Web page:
He received the highest French honor, that of Chevalier de la Légion d’Honneur.

The mission of the Club Prosper Montagné is to acknowledge and celebrate leaders in the world of local gastronomy, from chefs and restauranteurs to food producers and hospitality patrons. 

After the ceremony, we joined the large group around a single long communal table for charcuterie, soups, beef, pork, potatoes, and just a little local wine.

That was last year. This is this (exceptional) year. A few weeks after the lifting of the quarantine requirements, we were chomping at the bit to enjoy some good food, preferably away from city crowds. The terrace and wood-fired grill of La Taverne was perfect.

A few years ago, the owners / chefs, Céline et Éric Bénédan, relocated their already successful restaurant to a new home, the château de la Monèze, just outside of Limoux. The impressive Vineyard Master house sits atop a wooded hill.

Fruit and flowering trees fill the gardens. Vineyards and farm fields surround the estate. Limoux is famous for its delicious, and very affordable, sparkling wines.

The owners transformed half of the main floor of the rustic grand residence into the open-fireplace kitchen. The aroma of grilling meats fills the space.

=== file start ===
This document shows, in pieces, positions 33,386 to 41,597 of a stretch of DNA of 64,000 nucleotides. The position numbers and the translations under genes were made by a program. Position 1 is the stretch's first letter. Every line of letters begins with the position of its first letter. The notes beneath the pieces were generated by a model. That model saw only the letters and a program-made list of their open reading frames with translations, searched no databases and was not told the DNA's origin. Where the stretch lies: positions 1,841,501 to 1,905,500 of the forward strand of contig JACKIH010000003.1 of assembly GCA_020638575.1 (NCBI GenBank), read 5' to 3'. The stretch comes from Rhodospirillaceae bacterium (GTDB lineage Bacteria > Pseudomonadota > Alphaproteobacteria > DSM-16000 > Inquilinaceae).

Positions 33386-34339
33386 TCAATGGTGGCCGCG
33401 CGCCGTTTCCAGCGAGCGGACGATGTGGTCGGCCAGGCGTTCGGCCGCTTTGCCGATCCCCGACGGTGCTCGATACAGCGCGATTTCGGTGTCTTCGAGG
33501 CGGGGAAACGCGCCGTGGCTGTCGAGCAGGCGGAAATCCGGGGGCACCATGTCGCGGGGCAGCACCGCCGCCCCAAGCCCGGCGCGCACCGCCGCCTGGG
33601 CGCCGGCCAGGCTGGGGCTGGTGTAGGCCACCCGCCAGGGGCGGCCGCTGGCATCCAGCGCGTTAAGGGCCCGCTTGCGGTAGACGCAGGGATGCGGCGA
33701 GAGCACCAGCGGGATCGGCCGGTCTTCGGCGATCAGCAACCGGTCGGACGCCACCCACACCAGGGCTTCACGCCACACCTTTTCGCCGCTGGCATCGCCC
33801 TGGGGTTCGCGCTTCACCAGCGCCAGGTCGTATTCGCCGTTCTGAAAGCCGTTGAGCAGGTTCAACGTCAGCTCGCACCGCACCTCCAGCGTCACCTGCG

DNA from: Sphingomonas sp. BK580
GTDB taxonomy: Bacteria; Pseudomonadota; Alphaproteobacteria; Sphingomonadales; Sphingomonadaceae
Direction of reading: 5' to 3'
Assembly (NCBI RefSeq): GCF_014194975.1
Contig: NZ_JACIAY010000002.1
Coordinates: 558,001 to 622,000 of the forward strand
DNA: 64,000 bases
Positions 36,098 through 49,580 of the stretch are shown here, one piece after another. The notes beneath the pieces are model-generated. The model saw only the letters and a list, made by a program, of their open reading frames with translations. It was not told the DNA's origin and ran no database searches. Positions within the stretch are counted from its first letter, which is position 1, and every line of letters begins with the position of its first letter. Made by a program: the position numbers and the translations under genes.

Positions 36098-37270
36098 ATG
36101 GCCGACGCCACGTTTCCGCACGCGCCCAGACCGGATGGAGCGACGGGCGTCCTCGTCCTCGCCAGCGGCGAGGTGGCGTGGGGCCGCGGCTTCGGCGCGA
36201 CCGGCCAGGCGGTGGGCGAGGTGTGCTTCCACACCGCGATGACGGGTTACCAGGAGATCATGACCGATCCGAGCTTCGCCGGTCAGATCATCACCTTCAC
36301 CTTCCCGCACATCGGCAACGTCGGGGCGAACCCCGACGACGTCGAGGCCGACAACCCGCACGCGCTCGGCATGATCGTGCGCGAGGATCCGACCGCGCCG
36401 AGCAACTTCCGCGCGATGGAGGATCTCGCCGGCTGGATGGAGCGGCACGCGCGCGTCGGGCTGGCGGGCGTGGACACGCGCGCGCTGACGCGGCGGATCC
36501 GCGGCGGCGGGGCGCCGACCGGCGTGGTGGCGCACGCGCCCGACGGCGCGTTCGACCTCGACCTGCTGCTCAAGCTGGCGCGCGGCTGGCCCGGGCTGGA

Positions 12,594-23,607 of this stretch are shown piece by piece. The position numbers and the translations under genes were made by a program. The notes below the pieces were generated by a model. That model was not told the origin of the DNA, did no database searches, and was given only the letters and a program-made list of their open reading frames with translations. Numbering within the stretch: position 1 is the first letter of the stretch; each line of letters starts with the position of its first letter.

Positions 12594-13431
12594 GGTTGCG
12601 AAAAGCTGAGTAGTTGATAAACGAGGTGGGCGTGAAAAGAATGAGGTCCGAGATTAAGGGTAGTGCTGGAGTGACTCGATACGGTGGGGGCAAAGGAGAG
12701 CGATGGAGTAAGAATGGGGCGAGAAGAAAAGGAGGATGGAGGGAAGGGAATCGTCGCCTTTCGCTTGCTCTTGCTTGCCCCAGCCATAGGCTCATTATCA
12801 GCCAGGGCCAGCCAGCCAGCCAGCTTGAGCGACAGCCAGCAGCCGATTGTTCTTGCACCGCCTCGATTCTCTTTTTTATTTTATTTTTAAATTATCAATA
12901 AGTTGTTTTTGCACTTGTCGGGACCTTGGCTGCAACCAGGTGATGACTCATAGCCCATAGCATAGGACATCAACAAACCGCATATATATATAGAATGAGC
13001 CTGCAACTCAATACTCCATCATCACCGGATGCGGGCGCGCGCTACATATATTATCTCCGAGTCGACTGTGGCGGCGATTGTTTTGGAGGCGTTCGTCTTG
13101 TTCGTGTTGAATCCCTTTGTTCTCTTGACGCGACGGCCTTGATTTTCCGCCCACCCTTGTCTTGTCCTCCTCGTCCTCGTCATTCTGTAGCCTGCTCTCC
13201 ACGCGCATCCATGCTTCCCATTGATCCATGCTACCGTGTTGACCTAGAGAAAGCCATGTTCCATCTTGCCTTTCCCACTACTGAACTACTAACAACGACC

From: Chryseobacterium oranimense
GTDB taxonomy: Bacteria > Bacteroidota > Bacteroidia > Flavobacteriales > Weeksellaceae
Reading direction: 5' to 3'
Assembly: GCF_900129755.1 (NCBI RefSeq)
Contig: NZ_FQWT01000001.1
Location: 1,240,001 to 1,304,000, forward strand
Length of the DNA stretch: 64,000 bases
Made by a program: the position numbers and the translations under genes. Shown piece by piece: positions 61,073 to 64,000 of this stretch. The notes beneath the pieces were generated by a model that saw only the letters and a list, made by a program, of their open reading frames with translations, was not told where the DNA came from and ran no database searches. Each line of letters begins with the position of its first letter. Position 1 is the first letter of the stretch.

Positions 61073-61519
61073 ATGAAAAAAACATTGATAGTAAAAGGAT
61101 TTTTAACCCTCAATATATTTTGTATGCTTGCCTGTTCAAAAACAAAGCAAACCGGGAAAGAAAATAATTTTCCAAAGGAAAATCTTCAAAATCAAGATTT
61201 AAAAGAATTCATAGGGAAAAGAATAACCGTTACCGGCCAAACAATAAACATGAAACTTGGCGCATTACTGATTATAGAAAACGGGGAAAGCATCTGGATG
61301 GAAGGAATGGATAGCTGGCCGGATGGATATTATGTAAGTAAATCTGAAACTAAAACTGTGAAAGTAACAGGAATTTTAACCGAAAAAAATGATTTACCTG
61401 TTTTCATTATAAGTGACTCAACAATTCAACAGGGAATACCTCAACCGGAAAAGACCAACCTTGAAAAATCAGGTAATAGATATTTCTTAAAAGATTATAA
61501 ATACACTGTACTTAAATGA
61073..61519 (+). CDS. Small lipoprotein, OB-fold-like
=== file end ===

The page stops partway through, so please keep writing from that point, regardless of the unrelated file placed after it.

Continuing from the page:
On this day, we chose a table outside on the terrace. Best way to stay appropriately separate from other diners, as well as to enjoy the summer day. To our surprise, there were not many customers on this day in June. The reasons were a mixture of post-quarantine skittishness, local people starting to go on vacation, and the dearth of foreign visitors.

But on to the food! Beautiful starters, nice local rosé, and simple meaty main courses.

Restaurant Aux Quatre Saisons, Axat

Not long after moving to Carcassonne, we discovered the local English-language news site, Languedoc Living. It has been a useful resource for events, restaurants, wine domaines, and more in our southern part of France. One article quite a while ago highlighted a restaurant in the tiny mountain town of Axat, about an hour from Carcassonne: Restaurant Aux Quatre Saisons. We signed up for the restaurant newsletter; we are regularly tempted by their menus. At last, we created the opportunity to try it out. Our friends Vibeke and Jeff joined us.

The drive to Axat is attractive and dramatic, especially the passage through the Gorge of Saint Georges. (There are more information and images in this recent blog post.) Axat lies just past the gorge, along the upper Aude river. This was a Sunday in early August. Canoes and kayaks dotted the river alongside the road.